Monday, November 21, 2016

Don't Breathe: Terrible Choice for Breaking-In

Don't Breathe,  the 2016 sleeper hit movie by director Fede Alvarez  reminded me of two superb but harrowing films that I watched recently. The first is Room, an award winning movie about a mother and her kid imprisoned in a tiny room.  The second is 10 Cloverfield Lane in which a lady is forced to stay in an underground bunker along with two characters of seemingly dubious intentions. While the first movie was more sober and not at all about thrills, the second fizzled out in its extended third act, precisely the moment that the aliens entered.

Like these two movies, Don't Breathe also is about somebody who are forced into captivity and as harrowing and claustrophobic, if not more. Though billed as a horror flick, it is actually a home invasion movie. The factor that separates it from other movies of the genre is that it reverses the regular plot somewhat.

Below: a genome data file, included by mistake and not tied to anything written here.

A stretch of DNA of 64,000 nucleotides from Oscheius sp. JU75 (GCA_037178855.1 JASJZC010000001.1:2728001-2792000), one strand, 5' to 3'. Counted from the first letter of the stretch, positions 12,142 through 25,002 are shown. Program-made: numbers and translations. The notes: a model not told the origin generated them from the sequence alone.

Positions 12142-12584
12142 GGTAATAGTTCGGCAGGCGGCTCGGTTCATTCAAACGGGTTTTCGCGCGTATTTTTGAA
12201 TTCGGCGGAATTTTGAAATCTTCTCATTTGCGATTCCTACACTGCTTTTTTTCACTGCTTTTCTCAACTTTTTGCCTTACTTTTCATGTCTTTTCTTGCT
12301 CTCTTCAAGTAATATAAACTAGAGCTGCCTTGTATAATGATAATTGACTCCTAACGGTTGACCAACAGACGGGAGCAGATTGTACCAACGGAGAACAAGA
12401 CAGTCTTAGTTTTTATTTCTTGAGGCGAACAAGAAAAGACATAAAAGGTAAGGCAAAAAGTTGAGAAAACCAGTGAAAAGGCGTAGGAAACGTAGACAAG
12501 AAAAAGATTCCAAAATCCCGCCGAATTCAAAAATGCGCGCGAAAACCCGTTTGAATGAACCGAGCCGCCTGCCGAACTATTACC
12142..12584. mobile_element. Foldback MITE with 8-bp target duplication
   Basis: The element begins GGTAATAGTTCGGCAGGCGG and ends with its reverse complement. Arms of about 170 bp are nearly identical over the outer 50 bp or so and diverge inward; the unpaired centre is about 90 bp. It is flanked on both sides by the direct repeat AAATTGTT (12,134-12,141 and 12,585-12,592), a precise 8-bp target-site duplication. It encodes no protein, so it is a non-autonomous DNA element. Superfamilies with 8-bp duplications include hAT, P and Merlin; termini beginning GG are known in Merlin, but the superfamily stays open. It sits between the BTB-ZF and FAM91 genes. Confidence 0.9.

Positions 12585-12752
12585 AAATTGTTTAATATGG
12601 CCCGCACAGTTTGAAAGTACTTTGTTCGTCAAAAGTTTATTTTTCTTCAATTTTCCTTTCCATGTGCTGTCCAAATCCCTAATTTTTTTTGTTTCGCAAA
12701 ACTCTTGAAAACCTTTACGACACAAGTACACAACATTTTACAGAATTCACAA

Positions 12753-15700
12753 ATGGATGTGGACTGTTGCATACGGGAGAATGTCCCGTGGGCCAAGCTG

Here, we have three thieves, who are pretty likeable and who usually never steal cash and doesn't resort to violence, deciding to make an old blind veteran the victim of their next crime. But once inside the house, they realise that they bit much more than they can chew. The old man or the house is not what it seemed from outside. Now it becomes a fight to get out alive.

The narrative structure of the movie is very simple and basic. Though, as I mentioned earlier it features a reversal of generic plot, the movie thankfully never tries to play it on our face. It's very restrained in its style. The atmosphere of suspense and intrigue that is set the moment our three friendly thieves enter the house, never gets lifted till the climax plays out. The audience never get a moment of respite even though every plot twist is easily decipherable to genre fans. That is the strength of the movie.

That, and Stephen Lang who played the blind old man. He was able to convey limitless menace into the minds of viewers. Most of the latter part of the movie is shouldered effectively by him. One can find fault with the characterisation and accuse that most of the characters have the personality of mere cardboard cut-outs. But I believe any more deliberation on characters would have severely affected the core strength of the film- suspense.

Painful and clichéd attempt to setup a sequel in the last moments is one huge turn-off. But if the sequel has any chance to be as good as Don't Breathe, I think I can overlook it.

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